Nutrition in the days of COVIDCategory: Research
The current Corona outbreak affects nearly all aspects of medicine and of everyday life in general. In this context, questions about the importance of nutrition arise frequently; these include questions about how the right diet could protect you from contracting a COVID infection or about the influence nutrition could have on the progression of the disease. Hans Hauner, Professor for Nutritional Medicine at the TUM Else Kröner-Fresenius-Center for Nutritional Medicine, provides some insight in this interview.
How does our daily diet affect our immune system?
To put it in simplified terms: Malnutrition and undernourishment resulting from a low calorie intake reduces immune system activity. Our body’s ability to fight inflammation is impeded accordingly.
A high-calorie diet with a high proportion of meat-based foods – as is typical for the German population – modestly promotes a proinflammatory state, while a mainly plant-based diet does possess certain anti-inflammatory properties.
Could you share nutritional recommendations to protect people from COVID-19?
In general, I recommend an adequate and balanced diet (www.dge.de – in German). Equivalent food alternatives could be a vegetarian diet or the Mediterranean diet. These types of diets will not directly protect a person from contracting infections, but they do strengthen the immune system und enable a person’s body to be better prepared for fending off infection.
People suffering from undernourishment or malnutrition are among the risk groups with a higher chance of infection; they also tend to have more severe courses of disease. In many cases, undernourishment affects people with severe illnesses, but also the elderly.
What would you recommend for those who have been diagnosed with an infection?
Our body continues to require a sufficient amount of energy as well as all relevant nutrients, including micronutrients. When undergoing an infection, fever increases the body’s energy requirements by around 13 percent per degree Celsius above normal body temperature.
Are there studies about the correlation between people’s diet and potential COVID infections?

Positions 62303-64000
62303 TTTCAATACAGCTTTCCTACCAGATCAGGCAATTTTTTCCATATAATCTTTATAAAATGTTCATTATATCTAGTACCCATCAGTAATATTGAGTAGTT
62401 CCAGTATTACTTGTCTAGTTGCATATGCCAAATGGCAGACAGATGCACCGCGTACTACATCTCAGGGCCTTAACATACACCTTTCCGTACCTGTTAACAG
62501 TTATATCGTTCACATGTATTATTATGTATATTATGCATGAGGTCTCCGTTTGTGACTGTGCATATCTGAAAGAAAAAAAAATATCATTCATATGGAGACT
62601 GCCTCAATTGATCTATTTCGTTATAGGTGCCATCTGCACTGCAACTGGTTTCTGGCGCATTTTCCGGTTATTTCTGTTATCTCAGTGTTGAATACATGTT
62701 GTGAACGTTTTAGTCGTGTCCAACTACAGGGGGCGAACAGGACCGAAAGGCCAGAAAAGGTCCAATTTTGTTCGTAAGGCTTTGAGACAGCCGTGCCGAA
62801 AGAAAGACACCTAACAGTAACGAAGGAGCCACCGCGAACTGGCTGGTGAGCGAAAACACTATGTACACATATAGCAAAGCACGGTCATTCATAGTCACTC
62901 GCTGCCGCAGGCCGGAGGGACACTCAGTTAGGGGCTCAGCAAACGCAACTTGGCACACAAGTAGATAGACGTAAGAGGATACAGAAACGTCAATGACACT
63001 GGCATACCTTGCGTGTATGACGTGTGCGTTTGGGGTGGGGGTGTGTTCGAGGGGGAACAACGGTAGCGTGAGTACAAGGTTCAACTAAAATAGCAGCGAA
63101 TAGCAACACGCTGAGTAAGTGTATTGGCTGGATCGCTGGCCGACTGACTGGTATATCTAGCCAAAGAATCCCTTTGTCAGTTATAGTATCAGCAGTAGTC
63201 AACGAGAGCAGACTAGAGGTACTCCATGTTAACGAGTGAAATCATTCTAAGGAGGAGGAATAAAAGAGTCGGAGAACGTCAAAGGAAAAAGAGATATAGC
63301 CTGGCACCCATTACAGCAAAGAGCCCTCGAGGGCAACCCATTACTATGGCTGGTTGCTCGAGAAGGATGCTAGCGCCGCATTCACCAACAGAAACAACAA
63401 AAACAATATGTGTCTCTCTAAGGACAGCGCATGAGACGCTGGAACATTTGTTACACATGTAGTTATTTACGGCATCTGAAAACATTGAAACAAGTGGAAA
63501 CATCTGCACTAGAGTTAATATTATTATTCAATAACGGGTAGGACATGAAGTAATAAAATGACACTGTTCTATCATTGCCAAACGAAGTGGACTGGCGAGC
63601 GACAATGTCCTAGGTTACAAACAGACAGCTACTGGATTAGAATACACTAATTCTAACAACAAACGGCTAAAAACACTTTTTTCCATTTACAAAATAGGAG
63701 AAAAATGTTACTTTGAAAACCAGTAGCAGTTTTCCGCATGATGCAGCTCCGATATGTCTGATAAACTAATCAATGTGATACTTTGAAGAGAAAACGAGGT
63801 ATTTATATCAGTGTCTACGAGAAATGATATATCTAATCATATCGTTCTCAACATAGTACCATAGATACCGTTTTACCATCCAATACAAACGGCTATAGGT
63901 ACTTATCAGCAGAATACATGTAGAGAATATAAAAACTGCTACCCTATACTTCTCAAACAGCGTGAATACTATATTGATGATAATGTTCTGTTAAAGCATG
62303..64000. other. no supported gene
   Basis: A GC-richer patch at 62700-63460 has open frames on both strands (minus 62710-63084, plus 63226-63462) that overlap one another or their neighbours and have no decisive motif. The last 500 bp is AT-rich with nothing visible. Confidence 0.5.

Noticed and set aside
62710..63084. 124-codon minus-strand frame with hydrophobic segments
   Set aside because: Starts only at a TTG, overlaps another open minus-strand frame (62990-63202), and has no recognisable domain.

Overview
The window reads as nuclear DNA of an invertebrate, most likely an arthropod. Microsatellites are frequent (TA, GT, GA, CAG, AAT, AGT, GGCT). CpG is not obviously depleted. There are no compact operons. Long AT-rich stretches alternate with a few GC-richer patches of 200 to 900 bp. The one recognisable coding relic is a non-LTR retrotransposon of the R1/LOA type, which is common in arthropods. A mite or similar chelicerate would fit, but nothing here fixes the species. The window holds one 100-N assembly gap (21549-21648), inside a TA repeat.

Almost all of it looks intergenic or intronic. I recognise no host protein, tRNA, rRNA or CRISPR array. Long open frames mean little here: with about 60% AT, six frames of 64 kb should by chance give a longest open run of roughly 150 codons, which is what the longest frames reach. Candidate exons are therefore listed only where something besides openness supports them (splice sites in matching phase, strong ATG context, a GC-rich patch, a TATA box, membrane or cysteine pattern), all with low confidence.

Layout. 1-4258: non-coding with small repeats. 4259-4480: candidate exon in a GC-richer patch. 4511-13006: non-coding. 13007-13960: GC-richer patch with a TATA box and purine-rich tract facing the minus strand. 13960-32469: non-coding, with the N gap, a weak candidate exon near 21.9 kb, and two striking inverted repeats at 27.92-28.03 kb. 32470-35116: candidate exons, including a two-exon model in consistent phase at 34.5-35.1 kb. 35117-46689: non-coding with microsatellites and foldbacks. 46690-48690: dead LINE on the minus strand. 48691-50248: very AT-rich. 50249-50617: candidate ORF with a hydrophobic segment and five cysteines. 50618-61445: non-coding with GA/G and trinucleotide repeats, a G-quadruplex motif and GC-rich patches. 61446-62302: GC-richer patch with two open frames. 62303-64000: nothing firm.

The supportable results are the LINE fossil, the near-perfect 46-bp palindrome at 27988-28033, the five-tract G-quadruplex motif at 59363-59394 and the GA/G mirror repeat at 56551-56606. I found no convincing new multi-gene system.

First publications suggest that obesity is a major risk factor for suffering from a severe course of disease of COVID-19. The development and maintenance of obesity is usually associated with an energy-rich Western diet. A recently published retrospective analysis covering 3,615 COVID-19 patients in New York came to the conclusion that obesity (i.e. BMI ? 30 kg/m2) doubles a patient’s risk to be hospitalized or end up in the intensive care unit, in particular for patients under the age of 60. For those with a BMI ? 35 kg/m2 (aged 59 or younger), the risk of being put in the intensive care unit increases by a factor of 3.6.
An analysis of COVID-19 patients at the university hospital of RWTH Aachen showed that patients suffering from acute respiratory distress syndrome (ARDS) were – in many cases - those suffering from obesity and related comorbidities.These days, a new study is published every day showing similar results.
Would it help to start taking dietary supplements?
There are plausible indications that selenium or vitamin D may have positive health-related effects; these findings, however, are mostly the result of cell culture and animal studies. The evidence of such beneficial effects from human studies is very weak. Yet, some reviews suggest an inverse association between the vitamin D status and the risk of acute respiratory tract infections and depression, both potentially relevant in the context of COVID-19, although high-quality studies are urgently needed. Many recommendations also include secondary plant products, such as polyphenols and carotenoids, as they are said to strengthen the body’s immune function, but the evidence is also weak.
However, high-quality controlled human intervention studies in COVID-19 patients are not yet available; therefore, the benefits of supplements for people with a virus infection are questionable. Personally, I would not recommend taking these supplements unless there is an actual medical reason.
The current recommendations for micronutrient intake in healthy individuals include safety margins, so even if there is an increase in nutrient demand, this does not necessarily imply that a nutritional deficit is imminent. A balanced diet provides a person’s body with a sufficient amount of all the required micronutrients.
Hauner, Hans: Wie ernähre ich mich am besten in Zeiten der Corona-Pandemie? COVID-19 und Ernährungsmedizin. In: MMW Fortschr Med. 2020; 162(9): 57–60. Published online 2020 May 14. German. doi: 10.1007/s15006-020-0480-1
Professor Hans Hauner is the director of the Else Kröner-Fresenius Center for Nutritional Medicine (EKFZ). It was established at TUM in 2003. Initial funding was provided by the Else Kröner-Fresenius-Stiftung (EKFS - Else Kröner-Fresenius-Foundation). Additional start-up funding invested by EKFS in 2018 lead to the EKFZ consolidating its status as nationally and internationally recognized institution in the field of nutritional medicine. The center consists of two chairs and one study group.
The questions asked: Dr. Katharina Baumeister-Krojer, Corporate Communications Center TU München
Prof. Dr. Hans Hauner
Institut für Ernährungsmedizin
Else Kröner-Fresenius-Zentrum für Ernährungsmedizin
Phone.: +49 8161.71.2000